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Books in Translation

Best Practices for Student Engagement
January 3, 2013 | Volume 8 | Issue 7
Table of Contents 

Strength-Based Learning Strategies for Special Needs Students

Thomas Armstrong

From the earliest days of research on learning disabilities, a multisensory strategy has been viewed as perhaps the best instructional intervention to use with students who have trouble reading and writing (see, for example, Slingerland, 1996).

As students learn their letters and sounds, have them form letters in clay or with pipe cleaners, draw them on pavement with chalk, trace them in sandpaper, or manipulate them using colored blocks or tiles. Capitalizing on their strong visual-spatial skills, suggest that students write captions for photographs or draw storyboards to show their understanding of the sequence of a story.

To enhance reading comprehension, tell students to close their eyes and visualize what they have just read. Some students have even found that the use of colored overlays or special lenses improve their perception of words (Williams, Kitchener, Press, Scheiman, & Steele, 2004).

Reading materials should be chosen with a student's interests in mind. A student who enjoys mathematics, for example, might like to read Counting on Frank by Rod Clement, while a student who is fascinated with insects might enjoy Matthew Reinhart's Young Naturalist's Handbook: Insect-lo-pedia.

To personalize learning, show students how to take their dictated material from speech-to-text software and transform it into a book that could then be catalogued in the school library. If students exhibit music as a special strength, have them use percussion instruments to tap out the syllables of words or use singing or chanting to turn phonemes into musical sounds. This is especially helpful in addressing the phonological difficulties that many individuals with learning disabilities face (Overy, 2003).

Here are some additional strength-based strategies to use with students who have learning disabilities:

  • Use video to teach specific content.
  • Provide students with a camera or camcorder to record their experiences.
  • Draw pictures or use graphic organizers to illustrate concepts or content (see the Education Oasis website for a selection of 58 possible graphic organizers).
  • Use reading material that includes rich visual representations—photos, flowcharts, decision trees, diagrams, and so on.
  • Teach creative thinking techniques to your students (see Michalko, 2006).
  • Teach mind-mapping strategies for taking notes (see Buzan, 1996) or use mind-mapping software (e.g., Kidspiration).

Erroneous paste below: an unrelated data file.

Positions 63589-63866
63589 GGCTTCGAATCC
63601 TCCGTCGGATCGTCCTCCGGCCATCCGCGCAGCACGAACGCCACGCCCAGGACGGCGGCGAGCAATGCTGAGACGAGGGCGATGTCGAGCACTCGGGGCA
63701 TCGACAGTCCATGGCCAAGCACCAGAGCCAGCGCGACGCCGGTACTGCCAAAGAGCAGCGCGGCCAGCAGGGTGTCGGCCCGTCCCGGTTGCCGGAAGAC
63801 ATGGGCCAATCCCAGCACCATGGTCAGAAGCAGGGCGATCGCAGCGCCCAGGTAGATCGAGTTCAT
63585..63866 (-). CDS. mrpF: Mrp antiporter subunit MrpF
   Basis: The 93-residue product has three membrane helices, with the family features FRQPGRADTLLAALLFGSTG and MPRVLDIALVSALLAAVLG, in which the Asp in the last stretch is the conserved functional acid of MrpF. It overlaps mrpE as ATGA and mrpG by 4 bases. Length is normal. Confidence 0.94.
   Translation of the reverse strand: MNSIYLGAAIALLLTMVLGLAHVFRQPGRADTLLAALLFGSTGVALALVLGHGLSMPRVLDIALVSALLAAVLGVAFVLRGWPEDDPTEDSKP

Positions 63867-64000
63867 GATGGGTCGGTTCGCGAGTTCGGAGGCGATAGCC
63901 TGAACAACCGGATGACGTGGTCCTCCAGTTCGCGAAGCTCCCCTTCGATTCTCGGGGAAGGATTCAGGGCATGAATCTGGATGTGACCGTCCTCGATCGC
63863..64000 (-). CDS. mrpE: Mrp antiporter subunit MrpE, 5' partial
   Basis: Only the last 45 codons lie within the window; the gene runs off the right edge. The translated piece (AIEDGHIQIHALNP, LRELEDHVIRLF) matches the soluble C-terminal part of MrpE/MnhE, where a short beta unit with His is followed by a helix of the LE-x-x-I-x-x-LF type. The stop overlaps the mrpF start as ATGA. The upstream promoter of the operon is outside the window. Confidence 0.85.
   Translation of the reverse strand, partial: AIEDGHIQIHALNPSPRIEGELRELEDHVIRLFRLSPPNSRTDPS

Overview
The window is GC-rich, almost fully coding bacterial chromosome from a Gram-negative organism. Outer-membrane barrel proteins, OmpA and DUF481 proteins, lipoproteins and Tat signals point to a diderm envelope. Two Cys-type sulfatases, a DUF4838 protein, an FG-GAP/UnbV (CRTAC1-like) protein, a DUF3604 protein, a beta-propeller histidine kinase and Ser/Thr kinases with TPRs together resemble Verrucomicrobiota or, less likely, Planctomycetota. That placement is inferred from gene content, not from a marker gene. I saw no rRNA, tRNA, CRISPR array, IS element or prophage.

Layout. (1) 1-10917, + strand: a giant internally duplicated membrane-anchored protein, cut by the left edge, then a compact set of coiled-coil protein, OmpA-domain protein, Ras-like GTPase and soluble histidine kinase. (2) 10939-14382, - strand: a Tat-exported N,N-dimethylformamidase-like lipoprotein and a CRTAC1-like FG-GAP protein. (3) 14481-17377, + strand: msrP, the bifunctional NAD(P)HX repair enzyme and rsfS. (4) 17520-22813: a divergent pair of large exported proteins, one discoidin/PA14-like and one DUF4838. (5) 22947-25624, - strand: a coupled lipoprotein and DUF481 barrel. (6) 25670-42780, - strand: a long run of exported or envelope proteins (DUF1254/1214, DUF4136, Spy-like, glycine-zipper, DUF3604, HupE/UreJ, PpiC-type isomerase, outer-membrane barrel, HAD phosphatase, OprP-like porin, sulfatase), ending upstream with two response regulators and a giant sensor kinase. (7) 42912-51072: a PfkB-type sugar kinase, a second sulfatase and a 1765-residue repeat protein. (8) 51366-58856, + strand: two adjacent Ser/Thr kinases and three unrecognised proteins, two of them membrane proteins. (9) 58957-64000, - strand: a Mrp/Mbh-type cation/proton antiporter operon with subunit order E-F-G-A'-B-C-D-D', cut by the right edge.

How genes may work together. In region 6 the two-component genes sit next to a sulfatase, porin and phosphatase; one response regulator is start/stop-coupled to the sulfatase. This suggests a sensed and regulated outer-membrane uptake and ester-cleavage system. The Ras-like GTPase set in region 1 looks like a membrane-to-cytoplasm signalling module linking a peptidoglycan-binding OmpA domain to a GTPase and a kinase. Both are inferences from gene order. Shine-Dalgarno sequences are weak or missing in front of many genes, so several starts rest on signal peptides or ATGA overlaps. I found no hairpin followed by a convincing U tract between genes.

• Provide software or apps that make use of visual-spatial skills, such as animation or graphic arts programs.
  • Allow students to doodle while they're listening to lectures (see Andrade, 2010).
  • Use Google's "image search" feature to find pictures that illustrate vocabulary words and concepts.
  • Let students color-code texts using highlighter pens.
  • Have students create imaginative pictures of their vocabulary words (see Mallet, 2011).
  • Provide students with "the big picture" before going into details when teaching a subject.
  • Integrate the arts into academic subjects.
  • Use Legos, D-stix, hexaflexagons, blocks, pipe cleaners, or other three-dimensional materials to illustrate language arts concepts.


Andrade, J. (2010). What does doodling do? Applied Cognitive Psychology, 24(1), 100–106.

Buzan, T. (1996). The mind map book: How to use radiant thinking to maximize your brain's untapped potential. New York, NY: Plume.

Mallet, K. (2011, November 14). Skilled readers rely on their brains’ "visual dictionary" to recognize words [Press release]. Georgetown University Medical Center. Retrieved from

Michalko, M. (2006). Thinkertoys: A handbook of creative thinking techniques (2nd ed.). Berkeley, CA: Ten Speed Press.

Overy, K. (2003, November). Dyslexia and music. Annals of the New York Academy of Sciences, 999, 497–505.

Slingerland, B. H. (1996). A multi-sensory approach to language arts for specific language disability children (Rev. ed.). Cambridge, MA: Educators Publishing Service.

Williams, G. J., Kitchener, G., Press, L. J., Scheiman, M. M., & Steele, G. T. (2004, November). The use of tinted lenses and colored overlays for the treatment of dyslexia and other related reading and learning disorders. Optometry: Journal of the American Optometric Association, 75(11), 720–722.

Excerpted from Neurodiversity in the Classroom: Strengths-Based Strategies to Help Students with Special Needs Succeed in School and Life (pp. 33–35), by T. Armstrong, 2012, Alexandria, VA: ASCD. Reprinted with permission.


ASCD Express, Vol. 8, No. 7. Copyright 2013 by ASCD. All rights reserved. Visit


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